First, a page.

Posts from January 2004


: Our Spirit rover has landed on Mars and sent back a signal. It would be unseemly to gloat.

‘The people… the bastards’

‘The people… the bastards’
: The BBC and an MP ask The People what they think… and then hate what they hear.

Clay Shirky found this gem in The Independent:

It was trailed as a “unique chance to rewrite the law of the land”. Listeners to BBC Radio 4’s Today programme were asked to suggest a piece of legislation to improve life in Britain, with the promise that an MP would then attempt to get it onto the statute books.

But yesterday, 26,000 votes later, the winning proposal was denounced as a “ludicrous, brutal, unworkable blood-stained piece of legislation” – by Stephen Pound, the very MP whose job it is to try to push it through Parliament.

Mr Pound’s reaction was provoked by the news that the winner of Today’s “Listeners’ Law” poll was a plan to allow homeowners “to use any means to defend their home from intruders” – a prospect that could see householders free to kill burglars, without question.

“The people have spoken,” the Labour MP replied to the programme, “… the bastards.”

Clay responds:

Once a media outlet accustomed to broadcasting creates an obviously phony plea for

Terror, government, and citizens

Terror, government, and citizens
: The Observer tiptoes toward an awareness of the need for government secrecy and preemptive action when terrorism threatens its citizens. Oh, they complain about other translucence of Labour’s behaviour. And they certainly don’t come near to endorsing the Patriot Act. But then again, they’re hardly going to start flying the libertarian flag. For note that once you’re in the foxhole — once we’re all in the foxhole — your worldview changes:

The grounding of British Airways flights to Washington and Riyadh because of undisclosed terrorist threats dramatises the emerging relationship between citizen and state.

Personal freedom, individual autonomy and maximum access to information have long been seen as desirable ends in themselves. But terrorism is revealing that we cannot expect total autonomy of individual action. Nor can we expect total knowledge. Our security depends on trusting governments to exercise their authority to save lives. Flights are cancelled with little or no explanation because the authorities judge that this is safer. We have no option but to trust them.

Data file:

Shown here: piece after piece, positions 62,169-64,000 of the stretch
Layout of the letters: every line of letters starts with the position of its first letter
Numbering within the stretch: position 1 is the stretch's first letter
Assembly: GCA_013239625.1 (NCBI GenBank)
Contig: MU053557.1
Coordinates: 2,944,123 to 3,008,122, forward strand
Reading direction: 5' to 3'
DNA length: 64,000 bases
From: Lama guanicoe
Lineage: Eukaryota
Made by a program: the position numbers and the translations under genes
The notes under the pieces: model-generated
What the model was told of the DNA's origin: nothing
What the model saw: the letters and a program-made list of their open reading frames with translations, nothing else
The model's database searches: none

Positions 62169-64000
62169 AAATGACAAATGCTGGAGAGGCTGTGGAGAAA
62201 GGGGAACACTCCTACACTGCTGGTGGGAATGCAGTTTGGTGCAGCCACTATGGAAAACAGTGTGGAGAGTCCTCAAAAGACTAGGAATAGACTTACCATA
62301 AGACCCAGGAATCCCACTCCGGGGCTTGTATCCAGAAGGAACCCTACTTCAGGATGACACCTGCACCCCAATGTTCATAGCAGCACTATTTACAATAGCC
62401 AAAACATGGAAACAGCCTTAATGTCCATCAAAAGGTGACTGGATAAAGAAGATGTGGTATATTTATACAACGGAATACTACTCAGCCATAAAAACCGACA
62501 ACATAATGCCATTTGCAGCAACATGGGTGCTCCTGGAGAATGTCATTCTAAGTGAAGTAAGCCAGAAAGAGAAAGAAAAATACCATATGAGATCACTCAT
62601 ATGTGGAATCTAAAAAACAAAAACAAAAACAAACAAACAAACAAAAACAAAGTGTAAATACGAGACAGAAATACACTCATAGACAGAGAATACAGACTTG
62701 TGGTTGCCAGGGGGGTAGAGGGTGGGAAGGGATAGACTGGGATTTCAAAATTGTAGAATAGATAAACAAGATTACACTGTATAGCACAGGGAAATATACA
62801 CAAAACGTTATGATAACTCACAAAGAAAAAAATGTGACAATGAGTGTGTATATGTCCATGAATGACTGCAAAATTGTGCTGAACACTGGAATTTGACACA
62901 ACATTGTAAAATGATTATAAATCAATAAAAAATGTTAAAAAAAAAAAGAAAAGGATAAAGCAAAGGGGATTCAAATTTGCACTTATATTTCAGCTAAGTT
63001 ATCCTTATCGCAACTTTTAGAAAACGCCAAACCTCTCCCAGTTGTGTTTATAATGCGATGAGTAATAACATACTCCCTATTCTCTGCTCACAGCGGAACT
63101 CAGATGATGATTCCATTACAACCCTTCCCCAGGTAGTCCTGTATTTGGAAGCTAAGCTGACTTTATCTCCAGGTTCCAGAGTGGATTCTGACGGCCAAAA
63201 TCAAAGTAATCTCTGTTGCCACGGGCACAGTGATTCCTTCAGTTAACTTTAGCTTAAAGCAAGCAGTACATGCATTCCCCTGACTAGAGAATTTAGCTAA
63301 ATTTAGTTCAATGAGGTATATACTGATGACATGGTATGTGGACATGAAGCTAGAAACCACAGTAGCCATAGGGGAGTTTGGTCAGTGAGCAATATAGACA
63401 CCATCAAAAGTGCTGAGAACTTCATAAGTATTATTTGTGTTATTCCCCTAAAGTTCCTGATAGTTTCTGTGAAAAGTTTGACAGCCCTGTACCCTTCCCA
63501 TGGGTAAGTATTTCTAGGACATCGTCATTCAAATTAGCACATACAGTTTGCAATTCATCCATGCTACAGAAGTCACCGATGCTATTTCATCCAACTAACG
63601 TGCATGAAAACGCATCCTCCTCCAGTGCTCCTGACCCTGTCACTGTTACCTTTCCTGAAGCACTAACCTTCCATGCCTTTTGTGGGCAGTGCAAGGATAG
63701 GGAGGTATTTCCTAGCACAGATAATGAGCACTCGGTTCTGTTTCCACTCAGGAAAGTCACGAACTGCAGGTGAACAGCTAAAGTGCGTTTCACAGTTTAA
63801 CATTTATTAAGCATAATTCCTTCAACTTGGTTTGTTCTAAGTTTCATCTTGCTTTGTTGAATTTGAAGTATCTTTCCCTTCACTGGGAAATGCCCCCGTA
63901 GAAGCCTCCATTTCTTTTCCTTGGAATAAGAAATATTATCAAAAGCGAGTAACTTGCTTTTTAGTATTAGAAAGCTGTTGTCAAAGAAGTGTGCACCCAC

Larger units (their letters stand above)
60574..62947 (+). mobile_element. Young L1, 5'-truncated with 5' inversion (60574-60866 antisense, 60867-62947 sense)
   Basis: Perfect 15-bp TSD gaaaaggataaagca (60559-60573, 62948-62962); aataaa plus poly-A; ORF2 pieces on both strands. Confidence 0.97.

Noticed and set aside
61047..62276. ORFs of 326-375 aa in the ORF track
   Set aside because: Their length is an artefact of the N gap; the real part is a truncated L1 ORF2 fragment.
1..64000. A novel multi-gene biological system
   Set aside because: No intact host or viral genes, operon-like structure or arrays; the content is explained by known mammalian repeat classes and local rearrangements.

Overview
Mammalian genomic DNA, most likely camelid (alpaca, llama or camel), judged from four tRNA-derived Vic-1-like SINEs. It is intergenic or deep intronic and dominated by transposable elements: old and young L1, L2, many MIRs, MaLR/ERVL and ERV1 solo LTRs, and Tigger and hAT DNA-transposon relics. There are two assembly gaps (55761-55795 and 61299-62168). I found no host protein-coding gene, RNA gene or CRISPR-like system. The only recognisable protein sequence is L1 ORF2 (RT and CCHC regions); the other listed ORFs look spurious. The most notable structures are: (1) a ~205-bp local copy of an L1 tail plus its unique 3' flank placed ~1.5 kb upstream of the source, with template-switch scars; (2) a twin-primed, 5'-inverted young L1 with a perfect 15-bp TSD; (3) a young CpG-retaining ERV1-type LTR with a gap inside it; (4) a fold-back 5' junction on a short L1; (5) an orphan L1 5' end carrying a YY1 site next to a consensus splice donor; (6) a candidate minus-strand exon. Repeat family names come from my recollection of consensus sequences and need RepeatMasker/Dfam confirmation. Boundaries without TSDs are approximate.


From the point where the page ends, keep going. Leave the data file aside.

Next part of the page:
This is a rude challenge to the presumption of the age that individual judgments are always and everywhere better than those of government and state. Even the most ardent advocate of personal freedom and a minimal state would find it hard to devise a system where individual judgment should supersede that of the government over, say, the grounding of an aircraft on the basis of intercepted emails or telephone calls. Plainly, the balance of risk demands that the state plays its cards close to its chest.

Yes, we don’t want government to be our nanny. But don’t want it to be our Big Brother. But we do want it to be our bodyguard.

British terror

British terror
: The Observer confirms that British Air refused to fly with sky marshals.

I was about to write that in that case, I’ll refuse to fly with British Air.

But I read the story again and see another interpretation: Is it instead that British Air thinks an air marshal is inadequate to protect a flight where there is a known terror risk? BA says it will not put jets into the air when they are linked to such a reported risk.

Well, here’s my advice from the back of the plane: However you play safer, that’s the only way to fly.

: The Observer also reports that authorities are tracking terrorists believed to have legitimate passports in Britain.

Intelligence officials hunting Islamist terrorists suspected of planning attacks on British Airways flights believe they may be carrying legitimate American, UK or other European passports to try to beat airport security….

The alert comes amid compelling new evidence of determined efforts by jihadist groups to recruit suicide bombers in the UK and Europe both for operations against the American-led coalition in Iraq and against domestic targets.

Intercepts from a Western intelligence agency seen by The Observer reveal that jihadists regard London as a key financing and recruiting centre for their efforts.

: UPDATE: The Sunday Telegraph reports that two terrorists were believed ready to pull off a shoe-bomb attack:

More flights from British airports are expected to be cancelled this week as MI5 and Special Branch hunt two al-Qa’eda terrorists thought to be planning a shoe-bomb attack on an airliner….

Officials from the security service MI5 believe that two Islamist terrorists are at large in Britain and planning to detonate a bomb in a lavatory of an aircraft.

: Reuters says:

Transport Secretary Alistair Darling said British security services had information supporting U.S intelligence on a risk to the canceled BA flights.

“The threat that we now face is likely to endure for many years,” he added in a BBC interview, without giving more details

: MEANWHILE the good ol’ Australians have sky marshals and they’re armed.

Crime does pay

Crime does pay
: Andrew Gilligan, the alleged journalist who gave journalism and the BBC a bad name and had a hand in a man’s death through his reputed reporting, is now on his way to a 250,000-pound book deal for his sins.

He had faced the most withering scrutiny any journalist has ever had to endure, and been accused of misleading MPs and undermining the reputation of the BBC. Even his own boss said Andrew Gilligan, the BBC reporter at the heart of the Hutton Inquiry, ‘paints in primary colours rather than something more subtle’.

But Today’s defence correspondent, who accused Downing Street of ‘sexing up’ intelligence to make the case for war in Iraq, is set to have the last laugh with a book deal for his story that could earn him up to